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23 May 2012
Ahead of the latest government NEET figures, a report published tomorrow (23 May 2012) by The Work Foundation and Private Equity Foundation reveals that the past decade has seen a major rise in young people aged 16 – 24 who are either unable, or taking longer, to make the first move from education into work (see graph).
The report argues that long-term changes in the skills required for first jobs have made it harder for many young people to get a foothold in the jobs market. This is likely to have been a significant factor in the growth of young people NEET (not in education, employment or training) since 2001.
Lost in Transition? The changing labour market and young people not in
education, employment or training argues that the long-term shift from a production to service-driven economy has made soft skills increasingly important for young people seeking their first job. However, the education and training system has not adapted to reflect these changes, while employers often expect employees to be job-ready from day one. This leaves a growing number to “fall through the gaps”, struggling to make the first and most difficult step into sustained employment.
In England, nearly half of NEETs now have no experience of sustained paid employment beyond casual and holiday work. This represents over 450,000 young people who so far have been unable to make the transition from learning into employment.
Dr Paul Sissons, report author, said: “The labour market has changed considerably over the past few decades. First jobs are now less likely to be in manufacturing and more likely to be in the service sector where skills such as communication, team working and customer service are important. For young people without the soft skills needed to access work in these growing sectors, finding employment has become increasingly difficult.”
Shaks Ghosh, Chief Executive, Private Equity Foundation, said: “We know that if young people haven’t got on to the first rung of the job ladder by 24, they will suffer the consequences for the rest of their lives. Some will never work. That’s why this research is so shocking. Many NEET young people face a Catch-22: they don’t have the so-called ‘soft skills’ employers are looking for, but often the only opportunity to learn those skills is on the job.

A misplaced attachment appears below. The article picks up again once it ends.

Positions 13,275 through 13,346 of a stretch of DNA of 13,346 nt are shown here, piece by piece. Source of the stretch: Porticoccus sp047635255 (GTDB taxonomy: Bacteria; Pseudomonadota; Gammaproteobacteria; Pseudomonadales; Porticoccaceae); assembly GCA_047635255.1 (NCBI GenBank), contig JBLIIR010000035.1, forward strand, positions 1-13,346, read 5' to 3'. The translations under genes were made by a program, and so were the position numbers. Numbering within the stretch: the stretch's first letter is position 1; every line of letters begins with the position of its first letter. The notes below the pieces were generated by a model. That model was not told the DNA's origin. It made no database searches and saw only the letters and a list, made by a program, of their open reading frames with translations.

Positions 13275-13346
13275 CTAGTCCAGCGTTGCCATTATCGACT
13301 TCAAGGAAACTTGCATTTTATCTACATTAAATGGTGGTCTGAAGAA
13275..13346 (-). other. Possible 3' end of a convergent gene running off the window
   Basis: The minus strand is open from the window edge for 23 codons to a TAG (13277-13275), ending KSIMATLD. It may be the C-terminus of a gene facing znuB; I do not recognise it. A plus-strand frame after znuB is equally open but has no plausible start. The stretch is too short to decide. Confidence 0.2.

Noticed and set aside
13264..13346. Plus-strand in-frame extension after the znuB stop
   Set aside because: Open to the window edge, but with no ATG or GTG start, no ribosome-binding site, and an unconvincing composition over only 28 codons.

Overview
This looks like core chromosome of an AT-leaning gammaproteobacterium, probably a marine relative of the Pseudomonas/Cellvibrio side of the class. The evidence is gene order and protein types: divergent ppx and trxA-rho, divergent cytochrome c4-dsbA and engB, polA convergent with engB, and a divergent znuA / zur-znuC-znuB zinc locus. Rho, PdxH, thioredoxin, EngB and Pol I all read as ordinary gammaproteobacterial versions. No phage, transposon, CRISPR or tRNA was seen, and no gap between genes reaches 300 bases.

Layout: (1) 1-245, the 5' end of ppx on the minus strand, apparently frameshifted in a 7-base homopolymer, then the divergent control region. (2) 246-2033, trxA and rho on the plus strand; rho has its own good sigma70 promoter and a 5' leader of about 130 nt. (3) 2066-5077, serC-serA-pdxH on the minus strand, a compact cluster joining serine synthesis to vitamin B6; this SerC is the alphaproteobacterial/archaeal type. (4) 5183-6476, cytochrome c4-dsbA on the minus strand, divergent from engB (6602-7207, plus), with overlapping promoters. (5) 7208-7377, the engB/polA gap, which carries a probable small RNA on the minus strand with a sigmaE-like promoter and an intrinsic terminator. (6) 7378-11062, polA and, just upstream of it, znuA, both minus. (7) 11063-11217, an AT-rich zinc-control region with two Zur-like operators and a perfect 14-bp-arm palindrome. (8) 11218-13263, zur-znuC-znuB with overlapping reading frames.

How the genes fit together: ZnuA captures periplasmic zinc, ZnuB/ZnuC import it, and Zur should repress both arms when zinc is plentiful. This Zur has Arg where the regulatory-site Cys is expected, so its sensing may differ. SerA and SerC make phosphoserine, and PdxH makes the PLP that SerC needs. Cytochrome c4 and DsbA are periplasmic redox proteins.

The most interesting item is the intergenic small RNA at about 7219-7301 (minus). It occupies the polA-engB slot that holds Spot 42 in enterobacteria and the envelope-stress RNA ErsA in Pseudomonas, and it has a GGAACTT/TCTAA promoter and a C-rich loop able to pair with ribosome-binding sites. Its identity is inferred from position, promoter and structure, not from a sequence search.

“We need to ensure all our young people, irrespective of background, are connected to and prepared for today’s world of work before they leave school. They need personalised guidance, workplace mentors and introductions to business networks, as well as work experience which leads to paid employment.”
The report urges the government to ensure young people are provided with continuous support and follow-up whilst making their first move into employment. It raises concerns about recent changes to careers advice and guidance services which have divided responsibility for support between schools and the new careers service. This leaves potential gaps around 16-18 year olds and there is a real danger that the changes will leave some young people with insufficient and inconsistent support when they need it most. The report also stresses the need for clear pathways into the labour market for those who have already “fallen through the gaps.”
Paul Sissons continued, “A period of worklessness while young can detrimentally impact peoples’ careers over the longer-term. More needs to be done to support young people at this crucial point of transition, and local service provision must be geared up to address this aim. This requires consistent support and effective coordination of services across local government, schools, employers and the third sector to prevent more young people from falling through the gaps in public provision.”
Notes to editors
1. The proportion of NEETs aged 16 – 24 without paid work experience has risen from 41% in 2001 to 48% in 2007 and 2011. The 450,000 figure is based on an average of four quarter estimates in 2011.
2. Dr Paul Sissons is available for interviews, briefings and written comment.
3. Shaks Ghosh, Chief Executive of the Private Equity Foundation, is also available for interviews and briefings.
4. Press opportunities are available at a Private Equity Foundation initiative in Shoreditch for 14 – 19 year olds. The project operates in schools in Hackney and Islington, which both have very high levels of NEETs.
5. Lost in Transition? The changing labour market and young people not in education, employment or training is available from the press team in advance or upon publication from www.theworkfoundation.com
6. The report will be launched at an event on 22 May featuring Rt. Hon. Stephen Timms MP, Shadow Minister for Employment; Iain Walsh, Deputy Director, Labour Market Interventions Strategy, Department for Work and Pensions and Baroness Stedman-Scott, Chief Executive, Tomorrow’s People. To register for the event, please contact us using the details below. More info here.
7. Private Equity Foundation’s Manifesto for Action is available here.
8. Private Equity Foundation (PEF) was set up in 2006 to unlock the potential of young people with limited life chances. Its focus is primarily on the NEET issue. There’s no silver bullet so PEF supports children and young people from age four to 24, at home, through school and into the workplace. It provides the very best youth interventions with funding and pro bono business expertise to help them improve effectiveness and grow. To date, it has changed 60,000 young lives through 19 charities.
9. The Work Foundation aims to be the leading independent, international authority on work and its future. The Work Foundation is part of Lancaster University – an alliance that enables both organisations to further enhance their impact.
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